The unit was first activated in August 1942 at Columbia Army Air Base, South Carolina as the 323d Bombardment Group with the 453d, 454th, 455th and 456th Bombardment Squadron assigned as its original squadrons.[4][5][6][7][8] It trained under Third Air Force in the southeastern United States with Martin B-26 Marauders. The group moved to England beginning in April 1943. The flight echelons few via the southern ferry route except for that of the 456th Squadron, which flew the northern route. The ground echelon sailed on the RMS Queen Elizabeth.[4][9]

Combat in the European Theater

The group arrived at RAF Horham in Suffolk on 12 May 1943. The group was assigned to the Eighth Air Force's 3d Bombardment Wing, part of VIII Bomber Command.[9]

In June 1943, the group and all other Eighth Air Force B-26 units became part of VIII Air Support Command and relocated south to bring them closer to the continent of Europe and the area in which it was planned to establish an American tactical Air force.[10] The group moved to RAF Earls Colne, where it replaced the 94th Bombardment Wing.[4] in June 1943 and inaugurated medium-altitude bombing missions on 16 July 1943, the first medium bomber missions flown by Eighth Air Force at medium altitude, in contrast to the low altitude attacks the unit had trained for in the States.[9][10] During the summer of 1943 its principal targets were marshalling yards, airfields, industrial plants, military installations, and other targets in France, Belgium, and the Netherlands.[4]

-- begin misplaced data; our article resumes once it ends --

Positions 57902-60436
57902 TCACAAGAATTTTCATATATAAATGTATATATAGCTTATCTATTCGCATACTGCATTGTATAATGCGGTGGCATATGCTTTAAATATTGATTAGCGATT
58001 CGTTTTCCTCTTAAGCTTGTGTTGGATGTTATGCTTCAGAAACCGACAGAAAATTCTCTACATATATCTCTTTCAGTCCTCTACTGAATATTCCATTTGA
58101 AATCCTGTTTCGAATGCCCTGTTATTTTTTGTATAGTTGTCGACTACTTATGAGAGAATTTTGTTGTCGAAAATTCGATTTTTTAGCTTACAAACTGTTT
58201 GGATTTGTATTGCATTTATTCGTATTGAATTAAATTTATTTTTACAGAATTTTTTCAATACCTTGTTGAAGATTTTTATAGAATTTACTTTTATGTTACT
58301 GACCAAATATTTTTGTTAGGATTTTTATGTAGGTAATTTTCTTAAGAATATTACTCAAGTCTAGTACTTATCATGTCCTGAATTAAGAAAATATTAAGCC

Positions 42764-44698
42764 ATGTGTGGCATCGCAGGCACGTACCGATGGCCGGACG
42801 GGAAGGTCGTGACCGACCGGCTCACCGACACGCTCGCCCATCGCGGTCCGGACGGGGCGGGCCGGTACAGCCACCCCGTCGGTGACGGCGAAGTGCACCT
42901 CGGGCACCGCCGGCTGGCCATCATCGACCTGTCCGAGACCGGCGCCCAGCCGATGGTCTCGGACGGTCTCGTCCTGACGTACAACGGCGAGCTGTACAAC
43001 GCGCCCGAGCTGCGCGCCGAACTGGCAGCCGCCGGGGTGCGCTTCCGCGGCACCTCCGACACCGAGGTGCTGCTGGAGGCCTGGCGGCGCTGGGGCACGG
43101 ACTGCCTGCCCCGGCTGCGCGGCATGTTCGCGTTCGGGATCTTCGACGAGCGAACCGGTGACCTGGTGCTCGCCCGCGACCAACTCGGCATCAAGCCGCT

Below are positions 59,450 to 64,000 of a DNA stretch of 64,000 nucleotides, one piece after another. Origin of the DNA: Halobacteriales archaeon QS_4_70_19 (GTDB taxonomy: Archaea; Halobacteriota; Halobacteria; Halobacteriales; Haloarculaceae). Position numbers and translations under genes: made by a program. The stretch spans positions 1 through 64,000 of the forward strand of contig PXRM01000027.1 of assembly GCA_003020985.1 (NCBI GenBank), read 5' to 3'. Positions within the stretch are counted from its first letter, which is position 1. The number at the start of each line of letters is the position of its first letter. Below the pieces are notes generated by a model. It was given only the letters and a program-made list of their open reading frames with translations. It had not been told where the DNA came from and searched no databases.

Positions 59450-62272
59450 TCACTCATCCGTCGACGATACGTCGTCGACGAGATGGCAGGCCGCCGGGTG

Along with other Marauder units of the 3d Wing, the 323d transferred to Ninth Air Force in October 1943, which moved from Egypt to absorb the resources of VIII Air Support Command. The group flew missions against V-1 flying bomb and V-2 rocket sites along the coast of France and attacked airfields at Leeuwarden and Venlo in conjunction with the Allied campaign against the Luftwaffe and aircraft industry during Big Week, from 20 to 25 February 1944.[4]